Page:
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Self-Assessment in Orthopaedic Surgery

Adult Hip and Knee Reconstruction:

Review Questions
Brian J. McGrory, MD
Michael W. Becker, MD
Choose the single best answer for each question.




The most common neural injury at the time of primary total hip arthroplasty is:
A) Femoral nerve
B) Obturator nerve
C) Superior gluteal nerve
D) Sciatic (peroneal division)
E) Sciatic (tibial division)
A 28-year-old construction worker who had a hip
fusion at age 14 years for recurrent sepsis presents
with significant ipsilateral knee pain. Spine, knee,
and contralateral hip examination and radiographs
are normal. The fusion is adducted 20 degrees,
flexed 20 degrees, and in 5 degrees of external
rotation. Which of the following is the best treatment option for this patient?
A) Amputation
B) Fusion take-down and total hip replacement
C) Fusion take-down and resection arthroplasty
D) Osteotomy and repositioning in neutral abduction
E) Osteotomy and repositioning in 10 degrees of
Mid-term results (10 to 15 years) of noncemented
total hip arthroplasty demonstrate that the most
commonly encountered problem is:
A) Thigh pain
B) Infection
C) Osteolysis
D) Polyethylene wear-through
E) Aseptic loosening
In contemporary total knee arthroplasty, all of the
following can lead to patellofemoral maltracking

A) Excessive lateral facet resection

B) Tibial component internal rotation
C) Medial positioning of the patellar component
on the patella
D) Medial shift of the femoral component
E) Internal rotation of the femoral component

The C-reactive protein (CRP) blood test is useful

in evaluating cases of infection after total joint
replacement. All of the following statements
regarding CRP are true EXCEPT :
A) CRP levels return to normal 2 to 4 weeks after
total joint replacement surgery.
B) CRP levels return to normal more quickly and
increase faster than the erythrocyte sedimentation rate (ESR).
C) CRP levels can be normal in some infections.
D) CRP levels return to normal more quickly
after total knee arthroplasty than after total
hip arthroplasty.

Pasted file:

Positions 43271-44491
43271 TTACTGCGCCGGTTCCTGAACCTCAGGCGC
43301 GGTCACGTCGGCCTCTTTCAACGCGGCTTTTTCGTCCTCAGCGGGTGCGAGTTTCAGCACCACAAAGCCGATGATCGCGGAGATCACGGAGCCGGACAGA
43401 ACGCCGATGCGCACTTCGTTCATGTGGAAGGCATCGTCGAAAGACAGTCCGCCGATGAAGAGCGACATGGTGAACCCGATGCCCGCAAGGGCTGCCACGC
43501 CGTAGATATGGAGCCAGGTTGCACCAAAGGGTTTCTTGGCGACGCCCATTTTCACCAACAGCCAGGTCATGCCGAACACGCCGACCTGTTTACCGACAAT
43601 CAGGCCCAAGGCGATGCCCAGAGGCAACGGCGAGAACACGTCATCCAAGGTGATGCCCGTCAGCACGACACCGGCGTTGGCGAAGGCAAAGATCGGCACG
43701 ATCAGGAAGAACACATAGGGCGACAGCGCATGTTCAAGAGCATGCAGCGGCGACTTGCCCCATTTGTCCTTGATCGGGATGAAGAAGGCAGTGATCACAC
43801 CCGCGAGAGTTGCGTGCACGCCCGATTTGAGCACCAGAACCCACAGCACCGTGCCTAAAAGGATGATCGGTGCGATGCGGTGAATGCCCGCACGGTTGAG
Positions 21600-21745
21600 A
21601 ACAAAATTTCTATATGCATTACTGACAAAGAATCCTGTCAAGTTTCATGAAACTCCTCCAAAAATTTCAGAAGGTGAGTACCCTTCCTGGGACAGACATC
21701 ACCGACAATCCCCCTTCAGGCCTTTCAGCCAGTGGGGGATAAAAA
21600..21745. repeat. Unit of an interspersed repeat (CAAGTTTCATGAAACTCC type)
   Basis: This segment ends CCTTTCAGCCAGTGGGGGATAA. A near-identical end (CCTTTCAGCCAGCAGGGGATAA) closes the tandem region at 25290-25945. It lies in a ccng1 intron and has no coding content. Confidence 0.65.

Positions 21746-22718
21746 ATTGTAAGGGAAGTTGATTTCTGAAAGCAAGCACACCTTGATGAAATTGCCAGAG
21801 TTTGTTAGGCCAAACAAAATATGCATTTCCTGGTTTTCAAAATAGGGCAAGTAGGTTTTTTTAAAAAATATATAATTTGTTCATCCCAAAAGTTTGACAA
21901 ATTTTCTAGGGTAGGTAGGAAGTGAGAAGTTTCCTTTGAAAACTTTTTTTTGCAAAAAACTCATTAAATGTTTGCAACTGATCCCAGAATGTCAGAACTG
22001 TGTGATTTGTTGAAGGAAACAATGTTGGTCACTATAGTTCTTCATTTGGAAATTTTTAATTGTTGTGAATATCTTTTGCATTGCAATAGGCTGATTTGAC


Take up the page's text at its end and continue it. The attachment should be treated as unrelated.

E) CRP tests are usually no more expensive than


The goal of prophylaxis in joint replacement patients is to prevent deep vein thrombosis (DVT)
and its complications, pulmonary embolism and
postphlebitic syndrome. All of the following have
been shown to be efficacious in DVT prophylaxis
in surgery patients EXCEPT :
A) Early mobilization
B) Foot pump
C) Elastic stockings
D) External pneumatic compression
E) Warfarin
(turn page for answers)

Dr. McGrory is Clinical Associate Professor and Dr. Becker is Attending

Surgeon, Department of Orthopaedic Surgery and Rehabilitation, University of
Vermont School of Medicine, Burlington, VT. Drs. McGrory and Becker are CoDirectors of the Maine Joint Replacement Institute, Portland, ME.

Hospital Physician February 2000


Self-Assessment in Orthopaedic Surgery : pp. 3940

1. (D) Sciatic (peroneal division). The incidence of
nerve palsy following primary total hip replacement
is reported to be 0% to 3%. The peroneal division
of the sciatic nerve (with or without the tibial division) accounts for most of these lesions (0.5% to
2%). Compression, traction, and ischemia, alone or
in combination, may cause neural injury. The fibers
of the sciatic nerve are spatially oriented as the
nerve passes through the sciatic notch. The peroneal division is located more laterally and its fibers
are more superficial than those of the tibial division.
Therfore, the peroneal division is more susceptible